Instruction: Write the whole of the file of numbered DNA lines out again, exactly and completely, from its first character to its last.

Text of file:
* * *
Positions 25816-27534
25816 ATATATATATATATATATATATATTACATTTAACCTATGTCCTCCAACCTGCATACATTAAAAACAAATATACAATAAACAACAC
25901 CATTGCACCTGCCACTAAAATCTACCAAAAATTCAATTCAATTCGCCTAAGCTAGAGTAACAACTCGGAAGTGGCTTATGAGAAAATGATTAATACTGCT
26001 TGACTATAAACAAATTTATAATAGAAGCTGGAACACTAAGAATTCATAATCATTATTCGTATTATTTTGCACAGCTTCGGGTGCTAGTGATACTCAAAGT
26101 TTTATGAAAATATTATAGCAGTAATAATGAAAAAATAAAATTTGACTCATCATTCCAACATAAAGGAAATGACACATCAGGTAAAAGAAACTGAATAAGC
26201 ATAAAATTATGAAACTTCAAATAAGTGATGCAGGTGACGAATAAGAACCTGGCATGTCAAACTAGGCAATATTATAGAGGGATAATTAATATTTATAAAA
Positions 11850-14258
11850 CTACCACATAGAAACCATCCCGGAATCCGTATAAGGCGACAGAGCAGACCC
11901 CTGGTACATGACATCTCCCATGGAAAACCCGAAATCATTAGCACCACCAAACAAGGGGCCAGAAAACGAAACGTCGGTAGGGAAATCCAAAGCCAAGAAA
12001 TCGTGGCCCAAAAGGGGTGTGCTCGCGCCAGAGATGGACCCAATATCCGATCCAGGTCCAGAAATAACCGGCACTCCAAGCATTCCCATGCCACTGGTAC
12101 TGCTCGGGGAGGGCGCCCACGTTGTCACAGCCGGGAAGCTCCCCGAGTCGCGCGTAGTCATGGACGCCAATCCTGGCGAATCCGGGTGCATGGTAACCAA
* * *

Positions 25816-27534
25816 ATATATATATATATATATATATATTACATTTAACCTATGTCCTCCAACCTGCATACATTAAAAACAAATATACAATAAACAACAC
25901 CATTGCACCTGCCACTAAAATCTACCAAAAATTCAATTCAATTCGCCTAAGCTAGAGTAACAACTCGGAAGTGGCTTATGAGAAAATGATTAATACTGCT
26001 TGACTATAAACAAATTTATAATAGAAGCTGGAACACTAAGAATTCATAATCATTATTCGTATTATTTTGCACAGCTTCGGGTGCTAGTGATACTCAAAGT
26101 TTTATGAAAATATTATAGCAGTAATAATGAAAAAATAAAATTTGACTCATCATTCCAACATAAAGGAAATGACACATCAGGTAAAAGAAACTGAATAAGC
26201 ATAAAATTATGAAACTTCAAATAAGTGATGCAGGTGACGAATAAGAACCTGGCATGTCAAACTAGGCAATATTATAGAGGGATAATTAATATTTATAAAA
Positions 11850-14258
11850 CTACCACATAGAAACCATCCCGGAATCCGTATAAGGCGACAGAGCAGACCC
11901 CTGGTACATGACATCTCCCATGGAAAACCCGAAATCATTAGCACCACCAAACAAGGGGCCAGAAAACGAAACGTCGGTAGGGAAATCCAAAGCCAAGAAA
12001 TCGTGGCCCAAAAGGGGTGTGCTCGCGCCAGAGATGGACCCAATATCCGATCCAGGTCCAGAAATAACCGGCACTCCAAGCATTCCCATGCCACTGGTAC
12101 TGCTCGGGGAGGGCGCCCACGTTGTCACAGCCGGGAAGCTCCCCGAGTCGCGCGTAGTCATGGACGCCAATCCTGGCGAATCCGGGTGCATGGTAACCAA